Each of these suggestions invites the kind of discipline I’m looking for when it comes to my Internet use. By setting firmer boundaries around how much time and how I use the Internet, I feel like I’ll be gaining back some of the control that I’ve lost. Ultimately I’m looking for less complexity, less screen time, and habits that look more like 1996 than 2016.

What about you? Could you cancel your home Internet service?

Related: Do you spend as much time looking at screens as I do?

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Screens are taming us when we should be taking risks


I’m sitting the sofa, staring down absentmindedly at the spotted pattern of the cowhide rug beneath my feet. It’s Sunday, my newly instituted screen free day and I’m…


The thing is—I shouldn’t be bored. I can rattle off a list of eight things I like doing that have nothing to do with digital technology: hike, workout, cook, make something, play horseshoes, garden, declutter, write. Part of the reason I’m pushing myself away from screens is so that I can do more of these things.

So why is it so hard to get started? Why am I sitting on my sofa wishing I could flip on a sitcom instead of diving into any one of these eight things?

This got me thinking about how screens—phones, computers, TVs, tablets—lull us into watching and thus pull us away from the stuff we’d rather be doing.

Screens have tamed us, turning us into passive observers in our own lives.

For instance, I bet you can name at least one or two things you’re putting off right now. Hobbies you’d like to practice, skills you’d like to learn, places you’d like to visit. Why aren’t you doing them? Why are you watching a little blue screen instead, fully knowing that it’s less satisfying and leads to nothing?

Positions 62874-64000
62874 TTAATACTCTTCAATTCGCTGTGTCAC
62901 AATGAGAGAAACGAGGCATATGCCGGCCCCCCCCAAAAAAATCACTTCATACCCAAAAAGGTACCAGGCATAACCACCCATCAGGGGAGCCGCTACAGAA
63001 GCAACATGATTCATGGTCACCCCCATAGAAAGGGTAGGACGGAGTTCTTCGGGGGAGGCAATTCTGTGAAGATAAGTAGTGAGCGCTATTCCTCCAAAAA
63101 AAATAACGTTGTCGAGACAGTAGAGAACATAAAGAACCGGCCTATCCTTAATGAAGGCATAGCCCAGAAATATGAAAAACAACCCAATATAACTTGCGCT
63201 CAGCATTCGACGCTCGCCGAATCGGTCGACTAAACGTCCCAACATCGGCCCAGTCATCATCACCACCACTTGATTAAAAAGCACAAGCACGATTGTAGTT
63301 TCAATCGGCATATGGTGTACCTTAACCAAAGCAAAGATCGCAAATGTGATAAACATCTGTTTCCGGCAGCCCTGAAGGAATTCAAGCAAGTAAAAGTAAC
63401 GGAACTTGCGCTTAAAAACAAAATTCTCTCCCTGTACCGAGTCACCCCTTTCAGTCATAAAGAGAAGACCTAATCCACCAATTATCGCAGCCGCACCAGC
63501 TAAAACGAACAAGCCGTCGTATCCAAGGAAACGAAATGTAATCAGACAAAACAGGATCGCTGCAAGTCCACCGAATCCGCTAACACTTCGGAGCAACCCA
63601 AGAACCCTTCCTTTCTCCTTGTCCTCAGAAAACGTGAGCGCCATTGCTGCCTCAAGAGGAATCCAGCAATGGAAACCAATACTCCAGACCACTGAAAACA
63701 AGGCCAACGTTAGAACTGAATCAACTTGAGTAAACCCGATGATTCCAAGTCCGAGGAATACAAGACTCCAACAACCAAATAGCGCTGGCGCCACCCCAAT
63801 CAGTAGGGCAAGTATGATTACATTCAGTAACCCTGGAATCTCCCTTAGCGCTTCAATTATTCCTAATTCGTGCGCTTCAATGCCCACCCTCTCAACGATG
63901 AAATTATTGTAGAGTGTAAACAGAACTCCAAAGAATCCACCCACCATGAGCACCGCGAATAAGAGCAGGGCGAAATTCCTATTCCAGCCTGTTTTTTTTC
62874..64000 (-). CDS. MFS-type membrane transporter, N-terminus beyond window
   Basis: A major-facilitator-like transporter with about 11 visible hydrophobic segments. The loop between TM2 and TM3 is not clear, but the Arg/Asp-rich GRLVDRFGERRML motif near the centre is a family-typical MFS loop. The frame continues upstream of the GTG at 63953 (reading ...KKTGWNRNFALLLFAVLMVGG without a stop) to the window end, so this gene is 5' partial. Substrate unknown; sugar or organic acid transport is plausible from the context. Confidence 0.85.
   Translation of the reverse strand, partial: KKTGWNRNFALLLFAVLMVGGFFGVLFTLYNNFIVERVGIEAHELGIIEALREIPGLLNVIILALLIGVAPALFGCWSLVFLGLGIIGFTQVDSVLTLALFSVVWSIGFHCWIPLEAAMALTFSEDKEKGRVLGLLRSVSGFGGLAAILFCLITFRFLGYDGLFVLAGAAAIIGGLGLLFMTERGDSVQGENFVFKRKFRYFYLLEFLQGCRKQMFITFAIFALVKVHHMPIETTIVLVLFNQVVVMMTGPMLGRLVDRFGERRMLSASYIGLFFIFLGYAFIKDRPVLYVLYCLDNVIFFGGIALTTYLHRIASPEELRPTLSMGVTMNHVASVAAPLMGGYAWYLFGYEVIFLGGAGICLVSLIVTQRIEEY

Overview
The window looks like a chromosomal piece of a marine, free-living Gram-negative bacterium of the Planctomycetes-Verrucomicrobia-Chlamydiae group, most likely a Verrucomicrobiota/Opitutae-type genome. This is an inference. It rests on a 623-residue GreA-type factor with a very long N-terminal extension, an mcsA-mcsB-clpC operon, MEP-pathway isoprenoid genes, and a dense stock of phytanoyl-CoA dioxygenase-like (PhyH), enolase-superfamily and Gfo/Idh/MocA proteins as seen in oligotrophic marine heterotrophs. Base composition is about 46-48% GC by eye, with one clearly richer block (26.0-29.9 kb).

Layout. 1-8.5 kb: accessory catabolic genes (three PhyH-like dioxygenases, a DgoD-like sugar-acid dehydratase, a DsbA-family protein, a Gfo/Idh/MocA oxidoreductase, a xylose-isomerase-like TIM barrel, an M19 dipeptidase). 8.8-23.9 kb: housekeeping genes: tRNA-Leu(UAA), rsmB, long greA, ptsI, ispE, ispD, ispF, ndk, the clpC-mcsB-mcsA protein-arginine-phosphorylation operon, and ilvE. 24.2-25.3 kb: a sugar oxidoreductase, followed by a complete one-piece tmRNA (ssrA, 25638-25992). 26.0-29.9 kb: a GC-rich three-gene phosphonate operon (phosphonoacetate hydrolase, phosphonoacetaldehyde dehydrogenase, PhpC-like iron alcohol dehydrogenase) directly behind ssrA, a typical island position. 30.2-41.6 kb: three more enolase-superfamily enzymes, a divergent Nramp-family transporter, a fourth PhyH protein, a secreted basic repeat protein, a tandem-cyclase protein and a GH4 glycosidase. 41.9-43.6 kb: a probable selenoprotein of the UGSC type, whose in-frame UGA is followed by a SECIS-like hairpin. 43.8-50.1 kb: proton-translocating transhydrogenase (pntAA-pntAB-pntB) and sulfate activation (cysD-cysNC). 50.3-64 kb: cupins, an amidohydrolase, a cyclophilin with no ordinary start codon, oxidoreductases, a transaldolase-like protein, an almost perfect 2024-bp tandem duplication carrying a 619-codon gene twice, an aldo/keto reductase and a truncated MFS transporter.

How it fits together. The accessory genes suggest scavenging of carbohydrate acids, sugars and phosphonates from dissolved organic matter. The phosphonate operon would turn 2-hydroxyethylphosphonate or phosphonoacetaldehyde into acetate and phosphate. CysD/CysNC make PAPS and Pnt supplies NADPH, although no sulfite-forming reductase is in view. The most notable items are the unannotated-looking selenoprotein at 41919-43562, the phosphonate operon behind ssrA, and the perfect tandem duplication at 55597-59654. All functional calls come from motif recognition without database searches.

Even more, what are you avoiding? What issues are you running from, and what new thing are you afraid to start? Because I bet you have a couple of those, two. I know I do.

I use screens to distract me from these things, to help me procrastinate, to help me run from problems. My heart wants adventure, risk, nature, growth. I want to build things and make things and explore things and fight for a good thing.

Instead, I’m choosing a screen.

Giving up what we really want to do shouldn’t be so easy…and yet it is

This choice is unsettling. It shouldn’t be SO EASY to put away the things in our hearts and minds, and yet screens have made it so. Power on, zone out. One press of a button and we’re stepping right out of the life we could be living and into a cage of our own making. And like animals in captivity, we begin to forget what life could be like on the outside.

By taking a day off from screens, I’m stepping outside of the cage, if even for a few hours. I’ll be honest—I don’t feel freedom. Instead, I feel the pressure of actually having to fill my newly screen-free time with real things. And…well…I’d rather not. It’s harder to do the things on my list, and I’m hooked on easy. But I don’t care—I’m committed to the harder thing anyway. The reward, which is actually living my life, is worth it.

Try it. Join me in a screen-free day. It’s a small commitment and could be the start of a new chapter of your life. Your actual life.

Related: Do you spend as much time looking at screens as I do?